Our debt riddled society

13 Sep

Last week I had a minor car crash. It was minor in that no one was hurt in the slightest, but the impact it had on my life was major. My car was ruined. I only had third party insurance, as my car wasn’t really worth very much and I didn’t have much money for insurance. It was a horrible day. When the crash happened and I got out to talk to the other guy, my heart just sank. I was in total shock, but I knew instantly that this was A Big Deal.

I spent the next few days incredibly stressed trying to figure out how I was going to pay for a new car. My nanny work requires me to have a car; the kids are 11 and 14 so they don’t really need much supervision, they just need to be picked up from school, reminded to do a few things, and taxied to their various extracurricular activities. So not only was I facing a large expense, I couldn’t work. There were several occasions when I really needed my car and it just plain old sucked not to have it.

I know this is a very first world problem. And no one was hurt in the crash. My son wasn’t even in the car, thank goodness, otherwise I would have felt like the worst mother in the world. I still had food to eat and a roof over my head and good friends, etc. But it made me realise all over again how incredibly dependent I am on cheap oil and my car.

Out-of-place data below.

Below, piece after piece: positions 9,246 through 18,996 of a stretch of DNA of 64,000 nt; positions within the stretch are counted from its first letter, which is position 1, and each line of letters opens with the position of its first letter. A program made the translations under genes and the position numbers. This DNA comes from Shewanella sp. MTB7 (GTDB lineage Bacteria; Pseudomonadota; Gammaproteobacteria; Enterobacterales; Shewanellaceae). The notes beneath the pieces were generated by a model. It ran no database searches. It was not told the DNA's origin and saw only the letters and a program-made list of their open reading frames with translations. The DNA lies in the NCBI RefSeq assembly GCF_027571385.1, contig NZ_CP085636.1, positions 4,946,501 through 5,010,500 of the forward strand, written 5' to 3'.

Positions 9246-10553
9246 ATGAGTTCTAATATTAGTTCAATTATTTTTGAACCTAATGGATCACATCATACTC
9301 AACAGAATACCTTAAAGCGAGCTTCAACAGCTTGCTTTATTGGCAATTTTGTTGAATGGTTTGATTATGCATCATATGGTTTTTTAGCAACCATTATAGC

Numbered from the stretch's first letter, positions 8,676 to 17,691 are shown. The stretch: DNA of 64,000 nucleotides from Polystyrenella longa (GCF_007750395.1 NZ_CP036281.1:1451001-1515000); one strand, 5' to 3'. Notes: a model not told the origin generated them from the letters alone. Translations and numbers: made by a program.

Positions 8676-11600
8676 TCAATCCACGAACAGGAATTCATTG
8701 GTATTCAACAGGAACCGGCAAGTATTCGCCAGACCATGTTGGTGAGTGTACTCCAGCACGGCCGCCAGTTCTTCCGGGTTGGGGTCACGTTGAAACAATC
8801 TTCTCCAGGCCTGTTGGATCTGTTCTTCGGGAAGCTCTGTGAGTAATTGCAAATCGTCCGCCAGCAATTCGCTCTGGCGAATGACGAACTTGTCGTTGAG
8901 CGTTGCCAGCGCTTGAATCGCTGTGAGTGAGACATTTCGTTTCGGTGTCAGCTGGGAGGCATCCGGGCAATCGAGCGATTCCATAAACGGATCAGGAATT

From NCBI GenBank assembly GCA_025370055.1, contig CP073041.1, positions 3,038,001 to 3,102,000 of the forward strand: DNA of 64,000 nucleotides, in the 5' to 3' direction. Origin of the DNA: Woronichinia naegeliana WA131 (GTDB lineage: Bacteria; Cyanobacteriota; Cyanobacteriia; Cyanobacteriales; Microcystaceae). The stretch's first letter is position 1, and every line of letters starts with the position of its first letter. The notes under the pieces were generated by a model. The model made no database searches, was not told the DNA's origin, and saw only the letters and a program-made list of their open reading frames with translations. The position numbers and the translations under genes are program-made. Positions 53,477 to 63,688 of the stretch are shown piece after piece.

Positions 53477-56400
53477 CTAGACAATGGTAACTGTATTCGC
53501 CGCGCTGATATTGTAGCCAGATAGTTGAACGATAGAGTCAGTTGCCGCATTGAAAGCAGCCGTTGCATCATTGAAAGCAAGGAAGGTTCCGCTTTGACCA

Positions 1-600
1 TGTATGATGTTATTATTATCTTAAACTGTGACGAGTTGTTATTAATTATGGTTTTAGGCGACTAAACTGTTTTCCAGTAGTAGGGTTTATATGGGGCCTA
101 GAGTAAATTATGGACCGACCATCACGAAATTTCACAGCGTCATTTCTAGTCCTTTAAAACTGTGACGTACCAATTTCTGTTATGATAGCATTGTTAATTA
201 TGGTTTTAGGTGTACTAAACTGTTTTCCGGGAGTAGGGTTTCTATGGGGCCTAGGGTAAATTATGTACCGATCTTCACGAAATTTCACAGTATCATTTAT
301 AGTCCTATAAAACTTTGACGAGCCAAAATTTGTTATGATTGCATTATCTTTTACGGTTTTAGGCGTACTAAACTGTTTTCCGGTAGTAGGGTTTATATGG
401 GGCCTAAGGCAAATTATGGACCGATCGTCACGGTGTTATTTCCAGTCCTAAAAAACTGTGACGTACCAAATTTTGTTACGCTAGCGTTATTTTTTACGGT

Last night I bought a car on borrowed money. I borrowed it from my own business, so I don’t have to pay interest or sign my life away to an unscrupulous loan shark. I’m lucky for this, but it still made me realise how vulnerable I am that I don’t have enough money saved to bail myself out of this kind of serious situation. I got a cheap car but it works really well and is lovely to drive.

It was a strange experience though.

The auction itself was terrifying. They speak so loud and so fast, and there’s a whole lot of gesticulating and yelling and pictures flashing on the screen and people barely moving to flash their cards and spend money. When it got to the car I wanted, lot 19, I wasn’t even quite sure when the bid was mine and when it was the other person. I won it, but I was shaking the whole time. What made it even more nerve wracking was the fact that I know next to nothing about cars. I did several test drives, rejected several cars outright, but when it came to the one I chose I had no expertise to check if anything was wrong. It got it’s warrant of fitness last week, so I trusted that. I hope it doesn’t blow up on me or anything. The consultants, one in particular, were actually genuinely helpful and did make the process somewhat more pleasant for me. But still,  I do not want to do that by myself ever again!

I was struck by a sign which said:

NEVER
NEVER
NEVER
Let finance stand between you and your dream car.

And I almost wanted to cry with how stupid our debt driven society is. How about:

NEVER
NEVER
NEVER
Let your dream car stand between you and a sensible choice.

? ?

I love having a car again.

I’m so dependent.

Eeek.

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